Facebook has pledged this Tuesday to lift the news blocking to the approximately 18 million users it has in Australia in the coming days, just four days after having applied it without prior notice.
Several pages linked to the Department of Health and others of Emergencies, as well as some charities, were also disabled, even though Facebook rectified a few hours and left them operational again.
The measure to pressure the Government led by Scott Morrisson seems to have worked, since the Executive announced on Tuesday a series of modifications to the bill that triggered the first great battle between the media and the technology companies.
was the response of Mark Zuckerberg's company to the Code of Negotiation of News Media and Digital Platforms that is being debated in the Senate, and that seeks that Facebook and Google negotiate a price with publishers for the content that appears in their networks.
The new amendments introduced establish the elements that will be used to decide which platforms should be subject to the Code.
In this sense, the contribution of each one of them to the sustainability of the Australian media industry will be taken into account through commercial agreements with companies in the sector.
In the event that the parties do not find a point of understanding, a final arbitration offer will be used.
"We are pleased to have been able to reach an agreement with the Australian Government and appreciate the constructive discussions we have had with the Treasury Chief, (Josh) Frydenberg, and Communications Minister Paul Fletcher over the last week," stated William Easton, Facebook's manager in Australia and New Zealand, in a statement.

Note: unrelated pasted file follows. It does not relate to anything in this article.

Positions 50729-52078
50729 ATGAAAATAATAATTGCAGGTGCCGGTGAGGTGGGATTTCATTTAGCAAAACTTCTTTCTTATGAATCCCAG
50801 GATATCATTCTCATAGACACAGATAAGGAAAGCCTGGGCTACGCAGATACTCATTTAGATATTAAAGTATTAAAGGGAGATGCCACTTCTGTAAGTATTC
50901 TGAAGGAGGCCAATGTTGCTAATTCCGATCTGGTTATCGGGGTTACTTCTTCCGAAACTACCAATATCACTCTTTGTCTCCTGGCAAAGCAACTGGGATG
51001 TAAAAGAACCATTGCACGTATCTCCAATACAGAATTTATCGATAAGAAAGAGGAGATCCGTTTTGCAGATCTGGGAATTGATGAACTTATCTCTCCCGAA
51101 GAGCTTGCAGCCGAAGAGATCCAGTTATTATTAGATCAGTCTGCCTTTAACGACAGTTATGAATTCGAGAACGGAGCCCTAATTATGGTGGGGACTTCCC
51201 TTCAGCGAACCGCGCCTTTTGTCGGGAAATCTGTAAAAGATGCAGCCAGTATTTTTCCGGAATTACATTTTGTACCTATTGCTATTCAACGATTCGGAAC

"The changes and guarantees introduced mitigate our concerns about commercial agreements that recognize the value of our platform for the media, in relation to what is received from them," added the head of technology.
"I have no doubt that many countries are attentive to what is happening in Australia and to this innovative code that the Morrisson government will apply," agreed Josh Frydenmberg, head of the Treasury Office.
"That is why both Facebook and Google have not hidden the fact that they are aware that their eyes are on Australia, and that is why they have searched for a formula that is viable," continued the treasurer.
This very Tuesday afternoon (in Australia), Seven West Mwedia, the company that owns the West Australian newspaper and the Seven TV television network, was the first media company to sign a letter of intent to supply content to Facebook.
Microsoft joins European publishers in demanding that big platforms pay to use their content
Google, in turn, already agreed a few days ago with News Corp, the giant owned by Rupert Murdoch, for the material distributed by many of the headers of his empire.
The Wall Street Journal
The New York Post
in the United States;
The Sunday Times
in the UK;
and other publications in Australia such as
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